The digital marketing evolution and what it means for startups


The rules of marketing have changed. Forever.

Companies need to adapt or become obsolete. This then, is the startup marketing challenge — how do you be creative and up your game?

Keeping this in mind, we hosted the Kstart Digital Marketing Summit in May, where I interviewed Rajan Anandan, VP & MD, Google SE Asia & India. Rajan is a huge supporter of the booming startup ecosystem and has been at the forefront of digital revolution in India. This fun and engaging conversation with him resulted in deep, thought provoking insights.

Here are some key takeaways from the session.

Apps are not going to exist in a few years.

If you are building apps, you are toast. Why do you need an app? Take flight booking for example. Apps have replaced people who used to do that at one time, so that we can do it ourselves. Now machines will do all of it.

There are too many people building something for ‘the now’. You can never build a great company by building for the now, you should always build for the future.

Drivers for the growth in digital marketing

Today, the internet reach is about 300 million people but the television market is about $3.5 billion. Online video reach today is about 100 to 120 million from platforms like YouTube. When online video reach gets to 300 million, the only constraint would be about broadband. One can imagine that a billion dollars will move over to the online video market once that happens.

India has about $3.5 billion print market, probably the only large print market that is still growing. Regional language print is growing high single digits and English print is growing low single digits. 75% of the print market is what is called performance advertising — the reason big brands advertise into newspapers is because it drives traffic into dealership. Print publication with 17 million subscribers reach makes a billion dollars in revenue. That money is going to move into digital because digital as a performance medium is much more powerful than print.

It is this combination of reach, performance dollars migrating and online video becoming much bigger. Those three things combined make it $4-5-billion-dollar market.

How do you capture this market?

By building highly engaged audience — focusing on the right target group.

Take a specific target group — for example, content for women between the age of 24 to 40. There is content but the reality is that there isn’t a lot of exciting content for this specific target group.

At a simplistic level, what has worked for the first 300 million users would not work for the next 300 million users. Imagine this — there are only 2.5% of Indian rural women on the internet. In trying to understand this staggering gap, the biggest insight that has emerged is

The women in rural India think that the internet is not for them.

At the end of the day, it is about startups that have very, very deep user insights into a segment.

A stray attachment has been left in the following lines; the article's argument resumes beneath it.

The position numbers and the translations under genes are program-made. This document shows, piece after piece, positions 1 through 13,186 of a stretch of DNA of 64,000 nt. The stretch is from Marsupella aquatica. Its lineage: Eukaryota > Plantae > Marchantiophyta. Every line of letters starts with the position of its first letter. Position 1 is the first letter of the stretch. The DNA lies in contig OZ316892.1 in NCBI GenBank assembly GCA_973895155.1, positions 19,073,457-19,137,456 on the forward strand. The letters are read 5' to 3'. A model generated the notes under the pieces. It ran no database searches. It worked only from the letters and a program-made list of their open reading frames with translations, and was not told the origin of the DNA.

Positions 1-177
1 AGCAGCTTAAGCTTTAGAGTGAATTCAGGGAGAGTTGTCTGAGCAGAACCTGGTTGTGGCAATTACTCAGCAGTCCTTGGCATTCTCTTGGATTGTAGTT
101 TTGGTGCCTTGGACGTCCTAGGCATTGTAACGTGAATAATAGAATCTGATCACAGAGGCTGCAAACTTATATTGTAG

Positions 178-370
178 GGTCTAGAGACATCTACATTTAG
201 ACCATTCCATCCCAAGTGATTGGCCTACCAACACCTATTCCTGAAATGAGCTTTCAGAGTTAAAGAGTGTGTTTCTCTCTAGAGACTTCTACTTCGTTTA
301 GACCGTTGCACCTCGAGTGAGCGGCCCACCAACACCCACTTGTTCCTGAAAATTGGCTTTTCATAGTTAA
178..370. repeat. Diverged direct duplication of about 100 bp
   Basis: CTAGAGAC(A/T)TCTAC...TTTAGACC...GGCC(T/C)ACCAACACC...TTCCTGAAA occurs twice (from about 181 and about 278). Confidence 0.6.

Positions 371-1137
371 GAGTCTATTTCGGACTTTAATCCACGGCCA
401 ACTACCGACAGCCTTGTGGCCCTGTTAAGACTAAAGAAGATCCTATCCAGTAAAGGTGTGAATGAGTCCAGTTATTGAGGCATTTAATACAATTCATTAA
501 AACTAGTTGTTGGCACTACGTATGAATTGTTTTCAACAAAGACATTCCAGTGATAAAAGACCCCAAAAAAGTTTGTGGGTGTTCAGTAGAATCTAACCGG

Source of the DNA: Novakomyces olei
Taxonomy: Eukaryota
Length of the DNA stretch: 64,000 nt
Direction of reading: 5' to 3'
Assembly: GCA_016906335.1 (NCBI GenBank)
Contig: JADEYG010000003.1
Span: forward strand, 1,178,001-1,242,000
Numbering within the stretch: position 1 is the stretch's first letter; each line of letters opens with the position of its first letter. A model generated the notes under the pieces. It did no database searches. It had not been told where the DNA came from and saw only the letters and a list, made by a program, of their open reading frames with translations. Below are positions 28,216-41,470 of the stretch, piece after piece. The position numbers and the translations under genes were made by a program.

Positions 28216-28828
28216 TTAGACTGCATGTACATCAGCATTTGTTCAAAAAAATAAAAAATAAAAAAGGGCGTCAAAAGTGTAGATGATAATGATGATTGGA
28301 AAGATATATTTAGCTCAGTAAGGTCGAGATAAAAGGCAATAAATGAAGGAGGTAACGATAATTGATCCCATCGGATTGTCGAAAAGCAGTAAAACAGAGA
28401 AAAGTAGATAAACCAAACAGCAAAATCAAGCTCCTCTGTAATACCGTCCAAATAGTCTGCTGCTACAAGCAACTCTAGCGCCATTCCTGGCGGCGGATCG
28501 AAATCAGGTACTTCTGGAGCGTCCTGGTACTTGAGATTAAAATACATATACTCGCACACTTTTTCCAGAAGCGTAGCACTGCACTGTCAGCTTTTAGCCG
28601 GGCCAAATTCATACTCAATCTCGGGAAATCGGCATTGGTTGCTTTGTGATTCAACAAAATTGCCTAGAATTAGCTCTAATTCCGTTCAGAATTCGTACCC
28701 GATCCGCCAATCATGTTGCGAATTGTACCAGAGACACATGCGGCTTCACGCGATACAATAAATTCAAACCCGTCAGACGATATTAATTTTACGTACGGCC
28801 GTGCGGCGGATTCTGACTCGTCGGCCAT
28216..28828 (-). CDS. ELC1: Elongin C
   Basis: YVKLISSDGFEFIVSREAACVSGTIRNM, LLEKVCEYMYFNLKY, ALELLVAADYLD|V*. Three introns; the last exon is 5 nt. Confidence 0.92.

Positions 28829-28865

How should startups think about the opportunity?

If you are trying to build a product for a specific demographic, it would be great if you formed that demographic. ‘Two, 22-year-old tech founders trying to build a product for 40-year-old women’ can be tough. What are you going to build? Where would you try and begin? You would rip off some concept from somewhere else, which may not work.

Founders need to pick a space that they know something about and have a competitive advantage. Start focusing on our problems, as opposed to looking elsewhere and trying to replicate. One of the biggest constraints in this would be how to monetize because these problems do not present an obvious straight forward monetization model.

There are 3.3 billion people on the internet and 4 billion not on the internet. The current products and services may get a few hundred million more. But, to go beyond that, we have to go back to basic human needs, not needs around communication, but really about things that improve people’s lives.

How should startups think about product in context of effective marketing?

The most important thing is to build really amazing product. If you build amazing products, you don’t really need to market for the first million users.

Once, you have a great product, there is growth hacking which India lacks. There are very few great growth hackers in India and it is a skill set that needs to built as an ecosystem.

It is very important to have differentiated product. If you have a differentiated product that 1,000 users are going to love, then you can growth hack your way to a 100,000 users.

How should startups approach marketing?

When approaching marketing, there is a funnel comprising of awareness building, engagement, acquisition and then retention.

If you are in the internet space it is all about acquisition — the most efficient, effective acquisition channels for the right audience. For startups what is really important is to find one channel that really works, maximize it. Then find the next channel and maximize that and the next one. Build scale within a channel.

If you have a great product and smart growth hacking, you don’t need marketing.

This article first appeared on Medium.

(Disclaimer: Kalaari Capital is an investor in YourStory.)

Download the Kstart report on “Exploring India’s Digital Marketing Landscape” for further insights about the fast-evolving space of digital marketing.